Cystic fibrosis-patient pet owners should have little concern over symptoms from their favorite “Fido,” but those with cuddly “Whiskers” may want to beware. A new study from the Eudowood Division of Pediatric Respiratory Sciences, Institute of Genetic Medicine, and Division of Pediatric Endocrinology in Johns Hopkins, published in The Journal of Pediatrics, investigated a link between cat and dog ownership and cystic fibrosis symptom triggers.
Findings were collected from 703 cystic fibrosis patients recruited through the United States Cystic Fibrosis (US CF) Twin-Sibling Study. Patients were given questionnaires to assess the prevalence of cat and dog ownership in cystic fibrosis households, as well as respiratory symptoms. Further respiratory and infection outcomes were gathered from chart reviews and US CF Foundation Patient Registry data.
Of the 703 patients surveyed, 47% owned a dog, and 28% owned a cat. Owning a dog was not associated with adverse clinical outcomes, but owning a cat was associated with an increased risk for developing nasal polyps. The odds ratio was 1.66 for cat-owning cystic fibrosis patients compared to those without a cat. When patients owned both a dog and a cat, they were twice as likely to experience wheezing when compared to other patients.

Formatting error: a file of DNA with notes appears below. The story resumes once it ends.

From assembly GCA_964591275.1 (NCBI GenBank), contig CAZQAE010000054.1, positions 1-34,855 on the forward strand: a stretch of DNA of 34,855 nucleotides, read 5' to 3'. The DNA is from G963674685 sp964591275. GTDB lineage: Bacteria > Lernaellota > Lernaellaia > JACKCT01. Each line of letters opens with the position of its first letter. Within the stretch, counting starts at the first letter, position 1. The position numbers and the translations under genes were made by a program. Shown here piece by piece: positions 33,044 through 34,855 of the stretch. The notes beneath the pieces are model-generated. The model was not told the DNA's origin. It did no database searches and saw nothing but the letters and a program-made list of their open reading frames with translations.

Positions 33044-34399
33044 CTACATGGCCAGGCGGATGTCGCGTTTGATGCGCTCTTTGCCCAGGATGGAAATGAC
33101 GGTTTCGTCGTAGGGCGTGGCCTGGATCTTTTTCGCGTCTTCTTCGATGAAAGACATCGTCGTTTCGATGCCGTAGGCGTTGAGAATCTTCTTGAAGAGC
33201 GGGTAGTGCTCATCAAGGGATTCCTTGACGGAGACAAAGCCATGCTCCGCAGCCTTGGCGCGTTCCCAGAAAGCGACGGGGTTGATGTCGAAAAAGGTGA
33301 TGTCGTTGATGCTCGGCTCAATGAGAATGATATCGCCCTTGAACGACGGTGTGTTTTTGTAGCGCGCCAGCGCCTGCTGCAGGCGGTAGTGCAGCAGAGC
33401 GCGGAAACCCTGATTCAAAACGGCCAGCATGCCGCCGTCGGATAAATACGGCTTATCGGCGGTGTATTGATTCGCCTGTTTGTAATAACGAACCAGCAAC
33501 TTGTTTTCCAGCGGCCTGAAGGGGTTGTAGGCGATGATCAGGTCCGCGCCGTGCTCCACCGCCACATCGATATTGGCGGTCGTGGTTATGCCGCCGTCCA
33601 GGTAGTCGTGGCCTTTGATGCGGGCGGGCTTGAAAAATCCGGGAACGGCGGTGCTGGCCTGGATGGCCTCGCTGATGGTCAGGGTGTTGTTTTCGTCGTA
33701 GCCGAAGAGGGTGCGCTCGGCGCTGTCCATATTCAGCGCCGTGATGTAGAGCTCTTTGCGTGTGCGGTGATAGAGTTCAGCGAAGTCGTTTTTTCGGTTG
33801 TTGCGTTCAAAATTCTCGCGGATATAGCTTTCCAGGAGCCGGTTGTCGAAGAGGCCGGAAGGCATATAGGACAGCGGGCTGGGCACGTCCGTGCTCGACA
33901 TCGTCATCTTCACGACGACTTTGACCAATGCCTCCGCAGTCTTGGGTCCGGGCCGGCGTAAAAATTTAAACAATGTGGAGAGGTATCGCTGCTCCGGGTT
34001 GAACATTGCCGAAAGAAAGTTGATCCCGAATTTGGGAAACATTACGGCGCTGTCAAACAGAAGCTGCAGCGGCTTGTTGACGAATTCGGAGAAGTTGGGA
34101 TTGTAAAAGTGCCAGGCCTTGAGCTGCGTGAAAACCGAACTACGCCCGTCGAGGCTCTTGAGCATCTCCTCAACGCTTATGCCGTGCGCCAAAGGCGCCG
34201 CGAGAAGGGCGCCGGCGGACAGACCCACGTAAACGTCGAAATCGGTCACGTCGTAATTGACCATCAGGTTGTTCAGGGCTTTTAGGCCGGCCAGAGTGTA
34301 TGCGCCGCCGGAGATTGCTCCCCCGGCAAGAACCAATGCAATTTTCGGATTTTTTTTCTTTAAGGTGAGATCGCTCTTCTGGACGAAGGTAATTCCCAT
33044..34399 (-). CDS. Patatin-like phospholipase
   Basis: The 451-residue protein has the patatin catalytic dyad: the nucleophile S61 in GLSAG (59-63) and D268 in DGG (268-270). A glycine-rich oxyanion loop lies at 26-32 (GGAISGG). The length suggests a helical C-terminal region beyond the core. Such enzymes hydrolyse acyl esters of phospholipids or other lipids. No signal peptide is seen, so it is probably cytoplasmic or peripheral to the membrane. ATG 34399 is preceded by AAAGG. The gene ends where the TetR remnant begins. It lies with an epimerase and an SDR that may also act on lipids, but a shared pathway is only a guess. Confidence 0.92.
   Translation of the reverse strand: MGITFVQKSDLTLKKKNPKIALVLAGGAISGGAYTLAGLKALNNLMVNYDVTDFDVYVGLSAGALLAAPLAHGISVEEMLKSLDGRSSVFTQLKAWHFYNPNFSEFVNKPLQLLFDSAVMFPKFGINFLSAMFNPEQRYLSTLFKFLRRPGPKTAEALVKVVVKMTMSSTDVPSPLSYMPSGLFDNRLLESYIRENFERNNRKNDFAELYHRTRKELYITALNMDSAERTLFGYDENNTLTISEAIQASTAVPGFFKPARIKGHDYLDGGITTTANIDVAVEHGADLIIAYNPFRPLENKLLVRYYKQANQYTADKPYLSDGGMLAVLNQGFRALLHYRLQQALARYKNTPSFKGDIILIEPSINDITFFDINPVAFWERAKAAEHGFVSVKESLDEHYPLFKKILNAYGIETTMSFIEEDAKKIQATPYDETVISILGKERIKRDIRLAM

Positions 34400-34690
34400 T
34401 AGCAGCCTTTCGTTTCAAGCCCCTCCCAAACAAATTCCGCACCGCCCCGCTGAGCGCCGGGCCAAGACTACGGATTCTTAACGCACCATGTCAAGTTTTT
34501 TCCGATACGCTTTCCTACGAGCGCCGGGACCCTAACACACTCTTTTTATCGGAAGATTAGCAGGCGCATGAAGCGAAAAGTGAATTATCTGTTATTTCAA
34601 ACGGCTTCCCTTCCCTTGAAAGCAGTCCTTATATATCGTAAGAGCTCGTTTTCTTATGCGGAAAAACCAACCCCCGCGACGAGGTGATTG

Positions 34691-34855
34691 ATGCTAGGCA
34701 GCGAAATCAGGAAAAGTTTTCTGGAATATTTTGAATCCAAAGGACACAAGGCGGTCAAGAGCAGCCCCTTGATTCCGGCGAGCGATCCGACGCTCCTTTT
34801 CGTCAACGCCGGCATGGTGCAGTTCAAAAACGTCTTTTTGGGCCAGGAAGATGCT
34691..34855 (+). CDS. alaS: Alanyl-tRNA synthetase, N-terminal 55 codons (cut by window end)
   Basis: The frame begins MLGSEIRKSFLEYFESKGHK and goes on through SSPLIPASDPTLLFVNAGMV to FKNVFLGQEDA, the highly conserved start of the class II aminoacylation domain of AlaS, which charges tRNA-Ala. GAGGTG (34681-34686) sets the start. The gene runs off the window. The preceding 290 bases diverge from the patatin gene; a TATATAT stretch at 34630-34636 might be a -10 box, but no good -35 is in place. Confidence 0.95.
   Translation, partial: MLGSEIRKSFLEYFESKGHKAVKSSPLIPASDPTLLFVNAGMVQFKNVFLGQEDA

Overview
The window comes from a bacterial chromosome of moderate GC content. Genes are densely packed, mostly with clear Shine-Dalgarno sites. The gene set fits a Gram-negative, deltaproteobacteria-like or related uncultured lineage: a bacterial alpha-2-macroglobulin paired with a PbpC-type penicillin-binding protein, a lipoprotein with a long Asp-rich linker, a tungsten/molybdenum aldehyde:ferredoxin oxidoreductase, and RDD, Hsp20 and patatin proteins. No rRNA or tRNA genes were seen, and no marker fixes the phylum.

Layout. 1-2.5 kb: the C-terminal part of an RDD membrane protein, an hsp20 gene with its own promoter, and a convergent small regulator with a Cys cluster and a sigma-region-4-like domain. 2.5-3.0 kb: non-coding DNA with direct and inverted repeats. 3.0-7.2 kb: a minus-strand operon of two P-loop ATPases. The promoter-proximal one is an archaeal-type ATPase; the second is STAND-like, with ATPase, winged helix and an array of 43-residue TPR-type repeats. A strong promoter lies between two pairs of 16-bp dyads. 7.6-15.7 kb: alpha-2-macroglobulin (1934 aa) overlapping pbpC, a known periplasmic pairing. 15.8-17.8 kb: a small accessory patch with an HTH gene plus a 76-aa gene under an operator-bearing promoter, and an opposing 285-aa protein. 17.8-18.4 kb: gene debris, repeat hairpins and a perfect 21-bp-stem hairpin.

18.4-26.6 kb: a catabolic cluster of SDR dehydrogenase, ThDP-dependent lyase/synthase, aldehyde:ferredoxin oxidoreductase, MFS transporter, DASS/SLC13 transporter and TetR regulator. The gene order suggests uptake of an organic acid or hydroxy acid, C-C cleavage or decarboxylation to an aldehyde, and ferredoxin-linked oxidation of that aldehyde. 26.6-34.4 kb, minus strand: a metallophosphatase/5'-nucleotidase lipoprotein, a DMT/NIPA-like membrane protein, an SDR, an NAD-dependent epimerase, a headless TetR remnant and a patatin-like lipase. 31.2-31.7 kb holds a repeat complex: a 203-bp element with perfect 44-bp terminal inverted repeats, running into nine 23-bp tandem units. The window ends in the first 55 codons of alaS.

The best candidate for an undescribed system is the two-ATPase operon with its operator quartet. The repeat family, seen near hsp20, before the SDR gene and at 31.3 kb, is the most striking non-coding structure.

In terms of infection, cats and dogs seemed to have no effect. Prevalence and age of contracting Pseudomonas aeruginosa or methicillin-resistant Staphylococcus aureus were no different among patients who either owned a dog or a cat or had neither.
As always, correlation does not necessarily mean causation. To definitively link cat or dog ownership with increased cystic fibrosis symptoms, follow-up studies are necessary. There may also be a link between psychosocial benefits of pet ownership that must also be considered before making recommendations for or against pet ownership with cystic fibrosis children.